Silver Spring, MD—Organic farmers in the U.S. Corn Belt are expecting a decrease in this year’s corn and soy harvest thanks to a tough 2019, according to the September Monthly Market Update from Mercaris.
While overall harvested organic field crop acres will see a 7% increase over last year, the Corn Belt region will see a 10% decrease in organic corn and soybean area. Mercaris Director of Economics Ryan Koory said in a press release: “This year, U.S. organic crop producers have faced some unprecedented weather challenges, the results of which can clearly be seen in this year’s harvested acreage outlook. Adding to this, the acreage limitations are not likely to be helped in any way by yields, which are on track to further tighten the U.S. supply outlook.”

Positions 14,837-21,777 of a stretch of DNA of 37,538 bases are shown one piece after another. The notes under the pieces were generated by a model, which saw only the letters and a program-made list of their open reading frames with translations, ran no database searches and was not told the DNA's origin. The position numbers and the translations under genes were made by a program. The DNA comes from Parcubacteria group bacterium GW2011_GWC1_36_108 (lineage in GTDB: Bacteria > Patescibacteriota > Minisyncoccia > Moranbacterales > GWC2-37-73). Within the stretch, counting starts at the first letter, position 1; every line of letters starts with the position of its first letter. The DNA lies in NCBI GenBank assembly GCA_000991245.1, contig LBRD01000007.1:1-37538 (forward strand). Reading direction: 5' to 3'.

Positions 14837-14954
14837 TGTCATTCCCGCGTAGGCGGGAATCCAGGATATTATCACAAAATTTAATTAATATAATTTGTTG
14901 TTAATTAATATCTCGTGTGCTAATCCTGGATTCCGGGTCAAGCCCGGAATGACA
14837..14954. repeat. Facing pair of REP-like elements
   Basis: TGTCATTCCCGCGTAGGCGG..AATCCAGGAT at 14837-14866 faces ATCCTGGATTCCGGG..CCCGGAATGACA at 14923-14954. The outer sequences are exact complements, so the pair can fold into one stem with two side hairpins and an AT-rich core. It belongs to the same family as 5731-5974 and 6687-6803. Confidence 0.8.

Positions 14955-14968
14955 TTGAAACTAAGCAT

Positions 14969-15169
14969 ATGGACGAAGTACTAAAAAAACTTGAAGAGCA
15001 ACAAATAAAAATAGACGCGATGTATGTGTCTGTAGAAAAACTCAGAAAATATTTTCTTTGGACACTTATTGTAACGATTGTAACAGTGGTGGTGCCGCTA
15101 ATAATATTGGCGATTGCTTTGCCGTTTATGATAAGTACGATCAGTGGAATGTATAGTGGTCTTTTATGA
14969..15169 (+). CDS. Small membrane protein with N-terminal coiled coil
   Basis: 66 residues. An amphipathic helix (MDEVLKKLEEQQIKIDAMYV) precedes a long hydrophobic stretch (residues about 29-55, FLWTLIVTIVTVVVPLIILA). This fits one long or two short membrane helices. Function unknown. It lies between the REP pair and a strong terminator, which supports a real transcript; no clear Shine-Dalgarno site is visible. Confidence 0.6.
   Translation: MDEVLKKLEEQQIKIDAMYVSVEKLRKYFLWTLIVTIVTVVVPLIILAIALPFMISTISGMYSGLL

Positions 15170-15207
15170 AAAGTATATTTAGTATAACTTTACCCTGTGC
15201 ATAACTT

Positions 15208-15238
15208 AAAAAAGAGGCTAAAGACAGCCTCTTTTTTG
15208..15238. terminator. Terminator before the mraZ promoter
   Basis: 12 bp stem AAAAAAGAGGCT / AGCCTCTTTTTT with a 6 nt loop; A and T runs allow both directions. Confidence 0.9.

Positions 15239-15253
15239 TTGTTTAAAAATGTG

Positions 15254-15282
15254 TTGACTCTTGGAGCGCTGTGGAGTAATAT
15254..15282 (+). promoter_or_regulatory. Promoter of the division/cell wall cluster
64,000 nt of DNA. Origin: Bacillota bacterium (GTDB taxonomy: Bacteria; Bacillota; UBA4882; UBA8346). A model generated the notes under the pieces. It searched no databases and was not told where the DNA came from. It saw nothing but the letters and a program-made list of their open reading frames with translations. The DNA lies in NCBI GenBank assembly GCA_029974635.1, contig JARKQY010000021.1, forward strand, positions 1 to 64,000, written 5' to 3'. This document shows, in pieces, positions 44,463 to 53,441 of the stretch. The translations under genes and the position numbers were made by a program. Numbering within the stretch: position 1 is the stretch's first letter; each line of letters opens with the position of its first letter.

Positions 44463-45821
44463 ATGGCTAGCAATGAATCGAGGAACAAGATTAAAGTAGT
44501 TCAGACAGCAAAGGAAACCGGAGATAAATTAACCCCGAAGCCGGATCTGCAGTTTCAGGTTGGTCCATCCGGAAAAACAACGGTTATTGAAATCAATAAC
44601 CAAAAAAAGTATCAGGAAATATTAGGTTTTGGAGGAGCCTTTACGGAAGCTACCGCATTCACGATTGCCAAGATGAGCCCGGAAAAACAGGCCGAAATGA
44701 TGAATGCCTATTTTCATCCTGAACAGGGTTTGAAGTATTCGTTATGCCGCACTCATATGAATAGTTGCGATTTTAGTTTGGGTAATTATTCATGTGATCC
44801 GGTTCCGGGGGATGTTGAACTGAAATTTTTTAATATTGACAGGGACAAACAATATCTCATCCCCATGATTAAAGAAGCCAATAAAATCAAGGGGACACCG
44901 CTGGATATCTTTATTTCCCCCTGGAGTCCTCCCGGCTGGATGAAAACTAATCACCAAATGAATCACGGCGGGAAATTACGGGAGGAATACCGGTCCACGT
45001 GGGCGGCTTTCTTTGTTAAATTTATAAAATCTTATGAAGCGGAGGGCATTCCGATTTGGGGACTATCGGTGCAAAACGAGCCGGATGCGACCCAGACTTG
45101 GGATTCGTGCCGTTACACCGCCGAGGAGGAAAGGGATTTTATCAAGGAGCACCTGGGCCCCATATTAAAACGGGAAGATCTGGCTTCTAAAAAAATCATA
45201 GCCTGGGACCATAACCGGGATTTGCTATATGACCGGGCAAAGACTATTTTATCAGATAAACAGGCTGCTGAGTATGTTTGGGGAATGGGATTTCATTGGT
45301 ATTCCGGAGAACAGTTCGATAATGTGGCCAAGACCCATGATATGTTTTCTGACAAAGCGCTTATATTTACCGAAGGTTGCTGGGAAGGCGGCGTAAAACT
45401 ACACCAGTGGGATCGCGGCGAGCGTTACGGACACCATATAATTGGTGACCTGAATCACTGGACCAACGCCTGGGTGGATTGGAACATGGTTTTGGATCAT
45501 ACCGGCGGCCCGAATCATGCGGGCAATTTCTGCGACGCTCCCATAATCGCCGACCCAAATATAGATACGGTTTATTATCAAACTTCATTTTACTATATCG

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This may spark a resurgence in activity in import markets heading into next year. Koory added: “With a tightening U.S domestic supply outlook, it seems very likely purchasers will turn to foreign markets to fill in any gaps. However, with the increasingly complex nature of U.S. organic imports it isn’t clear that the market will see a substantial increase in either organic whole corn or whole soybean imports. Rather, tracking organic cracked corn, and organic soybean meal imports will become even more crucial over the year to come.”